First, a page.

I think a lot of people, when they think about the metaverse, they think about just virtual reality — which I think is going to be an important part of that. And that’s clearly a part that we’re very invested in, because it’s the technology that delivers the clearest form of presence. But the metaverse isn’t just virtual reality. It’s going to be accessible across all of our different computing platforms; VR and AR, but also PC, and also mobile devices and game consoles. Speaking of which, a lot of people also think about the metaverse as primarily something that’s about gaming. And I think entertainment is clearly going to be a big part of it, but I don’t think that this is just gaming. I think that this is a persistent, synchronous environment where we can be together, which I think is probably going to resemble some kind of a hybrid between the social platforms that we see today, but an environment where you’re embodied in it.
So that can be 3D — it doesn’t have to be. You might be able to jump into an experience, like a 3D concert or something, from your phone, so you can get elements that are 2D or elements that are 3D. I’d love to go through a bunch of the use cases in more detail, but overall, I think that this is going to be a really big part of the next chapter for the technology industry, and it’s something that we’re very excited about.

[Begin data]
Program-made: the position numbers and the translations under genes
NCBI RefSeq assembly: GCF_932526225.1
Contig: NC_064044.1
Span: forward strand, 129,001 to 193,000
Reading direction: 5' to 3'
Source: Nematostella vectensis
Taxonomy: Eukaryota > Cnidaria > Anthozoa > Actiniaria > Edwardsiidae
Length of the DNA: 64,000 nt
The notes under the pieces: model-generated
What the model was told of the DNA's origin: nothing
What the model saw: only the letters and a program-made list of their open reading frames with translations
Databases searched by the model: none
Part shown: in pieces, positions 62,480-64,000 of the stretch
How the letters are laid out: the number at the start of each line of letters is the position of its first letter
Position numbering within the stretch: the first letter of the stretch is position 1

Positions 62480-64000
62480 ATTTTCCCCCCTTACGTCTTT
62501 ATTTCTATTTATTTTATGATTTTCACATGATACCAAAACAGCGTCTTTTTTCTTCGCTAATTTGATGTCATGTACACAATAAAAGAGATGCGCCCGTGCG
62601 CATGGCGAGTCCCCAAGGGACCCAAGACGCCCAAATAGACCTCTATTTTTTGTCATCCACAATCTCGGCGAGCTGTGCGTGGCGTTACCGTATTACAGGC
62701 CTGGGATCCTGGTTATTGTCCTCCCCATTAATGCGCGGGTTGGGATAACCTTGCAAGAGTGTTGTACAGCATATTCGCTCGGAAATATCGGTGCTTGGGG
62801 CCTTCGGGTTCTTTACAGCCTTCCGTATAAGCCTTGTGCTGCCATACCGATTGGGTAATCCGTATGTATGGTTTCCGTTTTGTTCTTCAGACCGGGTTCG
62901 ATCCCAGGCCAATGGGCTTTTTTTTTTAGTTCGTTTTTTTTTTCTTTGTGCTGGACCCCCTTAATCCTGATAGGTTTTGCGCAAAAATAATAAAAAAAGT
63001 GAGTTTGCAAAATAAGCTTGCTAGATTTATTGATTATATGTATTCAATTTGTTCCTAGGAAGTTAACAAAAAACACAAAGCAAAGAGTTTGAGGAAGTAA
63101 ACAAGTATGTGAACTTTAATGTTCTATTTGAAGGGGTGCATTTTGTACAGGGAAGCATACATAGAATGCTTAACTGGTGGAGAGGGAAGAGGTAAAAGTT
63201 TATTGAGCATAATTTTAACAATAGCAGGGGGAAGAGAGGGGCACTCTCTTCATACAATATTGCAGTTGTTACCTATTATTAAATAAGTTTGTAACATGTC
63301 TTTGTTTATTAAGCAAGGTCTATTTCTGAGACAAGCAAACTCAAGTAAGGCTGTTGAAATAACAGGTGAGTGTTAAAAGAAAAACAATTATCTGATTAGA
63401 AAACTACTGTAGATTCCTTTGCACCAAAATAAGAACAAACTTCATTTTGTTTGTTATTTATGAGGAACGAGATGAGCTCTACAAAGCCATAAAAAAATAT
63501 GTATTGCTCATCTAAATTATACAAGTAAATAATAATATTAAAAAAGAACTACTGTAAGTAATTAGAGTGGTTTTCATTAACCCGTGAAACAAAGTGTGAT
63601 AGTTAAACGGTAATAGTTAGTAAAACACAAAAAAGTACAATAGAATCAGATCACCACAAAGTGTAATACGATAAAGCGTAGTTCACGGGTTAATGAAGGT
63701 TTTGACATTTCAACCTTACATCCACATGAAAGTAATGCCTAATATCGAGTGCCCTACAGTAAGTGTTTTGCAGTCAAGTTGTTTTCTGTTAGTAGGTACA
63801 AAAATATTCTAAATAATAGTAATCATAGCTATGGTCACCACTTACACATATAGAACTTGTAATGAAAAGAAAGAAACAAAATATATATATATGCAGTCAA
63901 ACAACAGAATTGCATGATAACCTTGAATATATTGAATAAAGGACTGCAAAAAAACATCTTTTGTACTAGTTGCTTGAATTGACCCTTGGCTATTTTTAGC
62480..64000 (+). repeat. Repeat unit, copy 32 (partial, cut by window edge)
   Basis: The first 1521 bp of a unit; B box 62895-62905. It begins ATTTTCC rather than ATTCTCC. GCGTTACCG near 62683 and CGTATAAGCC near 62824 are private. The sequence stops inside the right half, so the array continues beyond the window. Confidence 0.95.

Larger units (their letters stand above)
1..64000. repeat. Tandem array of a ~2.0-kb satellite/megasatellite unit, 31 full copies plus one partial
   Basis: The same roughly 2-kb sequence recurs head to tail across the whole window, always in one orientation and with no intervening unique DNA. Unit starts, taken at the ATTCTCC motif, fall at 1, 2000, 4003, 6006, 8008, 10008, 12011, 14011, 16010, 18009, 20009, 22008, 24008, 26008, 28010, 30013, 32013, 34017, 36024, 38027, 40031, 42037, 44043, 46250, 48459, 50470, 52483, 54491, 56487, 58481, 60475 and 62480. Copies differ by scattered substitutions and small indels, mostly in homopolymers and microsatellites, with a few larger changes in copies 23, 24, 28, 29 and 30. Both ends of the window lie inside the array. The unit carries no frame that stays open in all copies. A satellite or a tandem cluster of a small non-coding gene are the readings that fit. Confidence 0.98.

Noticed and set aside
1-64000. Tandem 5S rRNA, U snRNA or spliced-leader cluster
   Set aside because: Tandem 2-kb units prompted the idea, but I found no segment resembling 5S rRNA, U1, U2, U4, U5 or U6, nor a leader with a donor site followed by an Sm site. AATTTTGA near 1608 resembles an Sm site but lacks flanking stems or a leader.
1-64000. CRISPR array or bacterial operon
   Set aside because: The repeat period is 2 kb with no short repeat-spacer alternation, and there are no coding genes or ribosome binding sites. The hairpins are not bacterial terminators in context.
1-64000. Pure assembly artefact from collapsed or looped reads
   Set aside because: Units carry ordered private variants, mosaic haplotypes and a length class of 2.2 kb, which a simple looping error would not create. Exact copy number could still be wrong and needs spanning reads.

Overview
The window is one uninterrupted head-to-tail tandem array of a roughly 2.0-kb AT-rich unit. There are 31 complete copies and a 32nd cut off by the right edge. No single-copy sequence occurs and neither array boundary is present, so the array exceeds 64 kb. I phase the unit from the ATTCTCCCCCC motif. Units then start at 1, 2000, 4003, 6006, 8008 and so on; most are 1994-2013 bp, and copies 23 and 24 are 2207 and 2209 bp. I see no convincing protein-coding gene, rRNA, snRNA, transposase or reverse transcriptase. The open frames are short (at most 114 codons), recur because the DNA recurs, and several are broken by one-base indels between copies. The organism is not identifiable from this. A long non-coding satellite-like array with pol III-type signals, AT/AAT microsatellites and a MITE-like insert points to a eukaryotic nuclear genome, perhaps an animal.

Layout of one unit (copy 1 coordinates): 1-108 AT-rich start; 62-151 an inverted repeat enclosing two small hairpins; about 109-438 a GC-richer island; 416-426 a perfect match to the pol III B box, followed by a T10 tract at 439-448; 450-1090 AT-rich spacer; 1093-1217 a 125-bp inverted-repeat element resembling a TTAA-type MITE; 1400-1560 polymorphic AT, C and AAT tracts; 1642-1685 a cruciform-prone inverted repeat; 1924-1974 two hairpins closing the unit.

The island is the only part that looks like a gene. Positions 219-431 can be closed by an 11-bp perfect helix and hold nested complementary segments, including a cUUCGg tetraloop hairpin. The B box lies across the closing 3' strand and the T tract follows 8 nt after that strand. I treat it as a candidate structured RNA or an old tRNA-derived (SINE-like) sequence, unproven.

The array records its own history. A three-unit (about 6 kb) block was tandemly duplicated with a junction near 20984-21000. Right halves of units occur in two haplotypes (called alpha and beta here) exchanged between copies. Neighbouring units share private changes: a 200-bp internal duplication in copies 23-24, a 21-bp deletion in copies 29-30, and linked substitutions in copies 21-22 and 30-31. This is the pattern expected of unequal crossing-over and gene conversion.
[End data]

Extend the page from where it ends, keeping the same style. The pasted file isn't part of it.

It just touches a lot of the biggest themes that we’re working on. Think about things like community and creators as one, or digital commerce as a second, or building out the next set of computing platforms, like virtual and augmented reality, to give people that sense of presence. I think all of these different initiatives that we have at Facebook today will basically ladder up together to contribute to helping to build this metaverse vision.
And my hope, if we do this well, I think over the next five years or so, in this next chapter of our company, I think we will effectively transition from people seeing us as primarily being a social media company to being a metaverse company. And obviously, all of the work that we’re doing across the apps that people use today contribute directly to this vision in terms of building community and creators. So there’s a lot to jump into here. I’m curious what direction you want to take this in. But this is something that I’m spending a lot of time on, thinking a lot about, we’re working on a ton. And I think it’s just a big part of the next chapter for the work that we’re going to do in the whole industry."
What’s going on?
The straightforward answer is that globally people already spend a lot of time and money on video games, and established game companies and newcomers alike are eyeing all sorts of interactive digital experiments to grab more of our time and money.
I’m excited for this development, even though my own avid video game playing ended in the era of BrickBreaker for the Blackberry. It feels as if we’re in the middle of reimagining both what a “video game” is and what online idle time can be — more engaging and social, perhaps, and a little less passive doomscrolling. (Or I might be reading too much into this. Yeah, it might just be about money.)